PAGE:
It was during the reign of Emperor Constantine that Nicholas was let out of prison. Now that it was legal to be a Christian, he preached publicly against pagan idolatry and its excesses of sexual immorality. He condemned the worship of the fertility goddess Artemis or Diana, whose temple was nearby, just as the Apostle Paul did in Acts 19. The Temple to Diana at Ephesus was one of the Seven Wonders of the Ancient World, twice as big as the Parthenon in Athens, having 127 huge pillars—and temple prostitutes. It was the Las Vegas of the Mediterranean world.

Nicholas’ fire and brimstone preaching led the people of Myra to tear down their local temple to Diana, and shortly thereafter, through the preaching of St. John Chrysostom, Archbishop of Constantinople (AD 397-403), the people tore down the enormous temple to Diana at Ephesus. During this time, the Greek Olympics were also ended, which were considered pagan, as they competed naked. Nicholas also preached against divination (fortune telling through examining animal entrails-forbidden by the OT), human sacrifice, and exposure of unwanted infants, which was the Roman equivalent of abortion.

Then the first major heresy in church history began. Arius, a pastor in Alexandria, Egypt, held the belief that Jesus Christ is the Son of God who was begotten by God the Father at a point in time, thus created by the Father and distinct from the Father and therefore subordinate to him, but that the Son is also a God. Arius stated: “If the Father begat the Son, then he who was begotten had a beginning in existence, and from this it follows there was a time when the Son was not.”[7] Another church leader in Alexandria, Athanasius, insisted Jesus as God the Son was co-equal, co-eternal, and co-sovereign with God the Father and that there was never a time that the Son was not, just as the Gospel of John 1:1-4 declares.[8]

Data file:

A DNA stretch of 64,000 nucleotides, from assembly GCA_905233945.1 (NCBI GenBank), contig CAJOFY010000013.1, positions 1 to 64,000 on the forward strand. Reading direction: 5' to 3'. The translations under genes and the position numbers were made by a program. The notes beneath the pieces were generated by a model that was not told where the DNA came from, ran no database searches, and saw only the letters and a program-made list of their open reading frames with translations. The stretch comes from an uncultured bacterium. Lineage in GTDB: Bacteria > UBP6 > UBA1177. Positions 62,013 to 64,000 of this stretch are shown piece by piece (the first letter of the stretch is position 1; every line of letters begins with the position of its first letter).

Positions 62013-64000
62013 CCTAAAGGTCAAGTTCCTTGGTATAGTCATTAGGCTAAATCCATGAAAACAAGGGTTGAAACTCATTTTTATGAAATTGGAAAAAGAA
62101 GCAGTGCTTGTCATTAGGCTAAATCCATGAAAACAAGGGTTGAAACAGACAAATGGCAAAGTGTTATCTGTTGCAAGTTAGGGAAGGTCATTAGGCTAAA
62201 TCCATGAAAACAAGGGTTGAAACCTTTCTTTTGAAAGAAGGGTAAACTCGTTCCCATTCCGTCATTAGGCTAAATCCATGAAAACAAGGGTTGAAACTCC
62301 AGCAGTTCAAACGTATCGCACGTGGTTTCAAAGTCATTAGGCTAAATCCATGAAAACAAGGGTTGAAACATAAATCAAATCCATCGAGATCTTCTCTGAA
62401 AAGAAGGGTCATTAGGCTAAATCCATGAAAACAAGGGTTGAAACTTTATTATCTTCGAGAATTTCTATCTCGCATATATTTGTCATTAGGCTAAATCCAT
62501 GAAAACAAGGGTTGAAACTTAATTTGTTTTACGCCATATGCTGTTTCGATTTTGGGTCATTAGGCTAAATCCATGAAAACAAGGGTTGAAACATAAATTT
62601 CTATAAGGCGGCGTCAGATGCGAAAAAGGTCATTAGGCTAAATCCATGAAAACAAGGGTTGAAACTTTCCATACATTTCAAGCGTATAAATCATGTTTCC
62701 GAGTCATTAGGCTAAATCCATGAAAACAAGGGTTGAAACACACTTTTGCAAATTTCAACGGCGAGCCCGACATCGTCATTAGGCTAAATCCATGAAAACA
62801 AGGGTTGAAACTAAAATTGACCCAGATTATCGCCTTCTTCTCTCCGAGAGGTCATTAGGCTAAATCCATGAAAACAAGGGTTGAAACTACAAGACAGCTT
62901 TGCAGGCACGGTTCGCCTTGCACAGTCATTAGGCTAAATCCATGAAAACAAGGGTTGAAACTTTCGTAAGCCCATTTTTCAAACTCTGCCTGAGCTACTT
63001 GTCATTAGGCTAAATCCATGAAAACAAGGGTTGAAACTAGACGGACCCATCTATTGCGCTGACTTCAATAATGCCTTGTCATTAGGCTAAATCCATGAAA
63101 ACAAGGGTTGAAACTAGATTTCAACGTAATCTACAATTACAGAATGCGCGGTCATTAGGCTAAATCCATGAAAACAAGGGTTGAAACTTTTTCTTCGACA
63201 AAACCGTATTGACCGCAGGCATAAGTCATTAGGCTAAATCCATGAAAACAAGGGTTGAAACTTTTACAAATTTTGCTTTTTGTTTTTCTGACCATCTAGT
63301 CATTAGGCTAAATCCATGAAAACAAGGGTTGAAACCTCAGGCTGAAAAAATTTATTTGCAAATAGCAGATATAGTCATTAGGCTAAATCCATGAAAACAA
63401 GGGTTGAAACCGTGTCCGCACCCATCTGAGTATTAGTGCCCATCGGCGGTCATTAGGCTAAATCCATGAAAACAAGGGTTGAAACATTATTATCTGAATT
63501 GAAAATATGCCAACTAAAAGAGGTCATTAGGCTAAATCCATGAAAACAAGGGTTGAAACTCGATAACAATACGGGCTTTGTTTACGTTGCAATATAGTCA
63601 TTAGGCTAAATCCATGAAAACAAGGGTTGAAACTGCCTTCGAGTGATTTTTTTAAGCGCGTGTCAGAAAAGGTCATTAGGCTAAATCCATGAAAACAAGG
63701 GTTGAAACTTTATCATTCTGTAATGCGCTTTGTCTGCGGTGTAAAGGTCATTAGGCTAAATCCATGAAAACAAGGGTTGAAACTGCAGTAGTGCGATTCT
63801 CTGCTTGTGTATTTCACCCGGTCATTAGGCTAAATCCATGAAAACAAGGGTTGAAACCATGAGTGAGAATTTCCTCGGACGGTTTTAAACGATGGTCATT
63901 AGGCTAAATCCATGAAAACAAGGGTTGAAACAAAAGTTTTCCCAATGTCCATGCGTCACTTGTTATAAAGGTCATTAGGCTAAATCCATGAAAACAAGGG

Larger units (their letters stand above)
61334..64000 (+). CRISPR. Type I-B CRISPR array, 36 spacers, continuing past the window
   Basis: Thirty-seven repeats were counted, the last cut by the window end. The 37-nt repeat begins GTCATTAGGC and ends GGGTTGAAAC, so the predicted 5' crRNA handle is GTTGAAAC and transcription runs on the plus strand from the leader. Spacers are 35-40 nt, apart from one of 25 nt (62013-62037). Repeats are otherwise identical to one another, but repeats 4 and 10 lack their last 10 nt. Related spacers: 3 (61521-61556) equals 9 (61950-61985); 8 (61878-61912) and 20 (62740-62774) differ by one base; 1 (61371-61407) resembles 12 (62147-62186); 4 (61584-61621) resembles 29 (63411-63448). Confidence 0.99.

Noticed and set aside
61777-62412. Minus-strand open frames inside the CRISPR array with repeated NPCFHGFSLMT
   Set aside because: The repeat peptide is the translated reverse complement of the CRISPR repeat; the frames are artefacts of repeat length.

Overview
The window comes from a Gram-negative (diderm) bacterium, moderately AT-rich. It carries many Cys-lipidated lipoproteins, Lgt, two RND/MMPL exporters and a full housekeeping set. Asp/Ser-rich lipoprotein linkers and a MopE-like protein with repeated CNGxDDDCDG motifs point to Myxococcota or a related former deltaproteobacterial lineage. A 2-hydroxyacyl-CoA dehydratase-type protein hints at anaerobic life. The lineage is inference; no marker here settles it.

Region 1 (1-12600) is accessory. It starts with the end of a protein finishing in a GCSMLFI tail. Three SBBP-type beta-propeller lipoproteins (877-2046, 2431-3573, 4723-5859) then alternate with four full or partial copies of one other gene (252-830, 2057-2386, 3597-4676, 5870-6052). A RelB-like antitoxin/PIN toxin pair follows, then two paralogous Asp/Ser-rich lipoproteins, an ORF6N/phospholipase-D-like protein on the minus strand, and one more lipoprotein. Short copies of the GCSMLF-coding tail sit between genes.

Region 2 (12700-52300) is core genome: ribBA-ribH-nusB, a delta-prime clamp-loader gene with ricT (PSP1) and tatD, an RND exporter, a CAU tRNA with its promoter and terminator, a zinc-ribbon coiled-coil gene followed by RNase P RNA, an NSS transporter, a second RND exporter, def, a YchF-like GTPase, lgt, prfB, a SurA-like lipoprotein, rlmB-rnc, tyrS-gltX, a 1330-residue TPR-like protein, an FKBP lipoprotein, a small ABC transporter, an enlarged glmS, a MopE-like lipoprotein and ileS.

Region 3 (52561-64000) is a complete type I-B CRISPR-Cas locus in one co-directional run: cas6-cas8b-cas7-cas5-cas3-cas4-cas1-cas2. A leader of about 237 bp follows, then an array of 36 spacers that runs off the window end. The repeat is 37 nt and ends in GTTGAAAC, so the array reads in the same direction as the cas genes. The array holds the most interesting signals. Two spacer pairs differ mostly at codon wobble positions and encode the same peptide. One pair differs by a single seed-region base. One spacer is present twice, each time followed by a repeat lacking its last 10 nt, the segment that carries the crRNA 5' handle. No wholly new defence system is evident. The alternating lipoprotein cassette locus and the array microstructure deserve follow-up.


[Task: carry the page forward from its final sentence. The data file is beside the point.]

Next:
Well, the heresy not only split the church in Alexandria, but ultimately the whole Roman Empire. To settle it, Emperor Constantine ordered all the bishops to come to Nicea in 325 AD. It was the first recorded time outside the New Testament era (see Acts 15) that all the bishops throughout the known world met together to convene and settle this doctrinal question about the nature of Christ and the doctrine of the Trinity.[9] The result was the Nicaean Creed, which declares: